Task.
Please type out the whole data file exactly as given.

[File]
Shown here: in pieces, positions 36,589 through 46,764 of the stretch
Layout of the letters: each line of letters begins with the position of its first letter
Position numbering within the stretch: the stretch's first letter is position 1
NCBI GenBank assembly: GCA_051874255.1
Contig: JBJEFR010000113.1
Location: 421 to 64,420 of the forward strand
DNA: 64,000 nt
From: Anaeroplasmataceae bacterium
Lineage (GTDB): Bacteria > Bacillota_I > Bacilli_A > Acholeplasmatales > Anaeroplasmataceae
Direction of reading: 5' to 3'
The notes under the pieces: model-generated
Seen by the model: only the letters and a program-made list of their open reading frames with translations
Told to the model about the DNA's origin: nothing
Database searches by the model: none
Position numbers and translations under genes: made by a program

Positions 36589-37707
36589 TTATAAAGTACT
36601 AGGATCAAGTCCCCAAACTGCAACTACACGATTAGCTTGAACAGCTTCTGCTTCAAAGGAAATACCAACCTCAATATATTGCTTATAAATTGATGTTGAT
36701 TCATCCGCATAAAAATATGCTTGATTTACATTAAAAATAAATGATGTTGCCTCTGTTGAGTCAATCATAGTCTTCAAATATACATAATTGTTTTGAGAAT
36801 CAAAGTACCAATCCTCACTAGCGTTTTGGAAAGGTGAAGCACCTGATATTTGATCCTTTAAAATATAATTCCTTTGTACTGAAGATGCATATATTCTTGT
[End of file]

Shown here: in pieces, positions 36,589 through 46,764 of the stretch
Layout of the letters: each line of letters begins with the position of its first letter
Position numbering within the stretch: the stretch's first letter is position 1
NCBI GenBank assembly: GCA_051874255.1
Contig: JBJEFR010000113.1
Location: 421 to 64,420 of the forward strand
DNA: 64,000 nt
From: Anaeroplasmataceae bacterium
Lineage (GTDB): Bacteria > Bacillota_I > Bacilli_A > Acholeplasmatales > Anaeroplasmataceae
Direction of reading: 5' to 3'
The notes under the pieces: model-generated
Seen by the model: only the letters and a program-made list of their open reading frames with translations
Told to the model about the DNA's origin: nothing
Database searches by the model: none
Position numbers and translations under genes: made by a program

Positions 36589-37707
36589 TTATAAAGTACT
36601 AGGATCAAGTCCCCAAACTGCAACTACACGATTAGCTTGAACAGCTTCTGCTTCAAAGGAAATACCAACCTCAATATATTGCTTATAAATTGATGTTGAT
36701 TCATCCGCATAAAAATATGCTTGATTTACATTAAAAATAAATGATGTTGCCTCTGTTGAGTCAATCATAGTCTTCAAATATACATAATTGTTTTGAGAAT
36801 CAAAGTACCAATCCTCACTAGCGTTTTGGAAAGGTGAAGCACCTGATATTTGATCCTTTAAAATATAATTCCTTTGTACTGAAGATGCATATATTCTTGT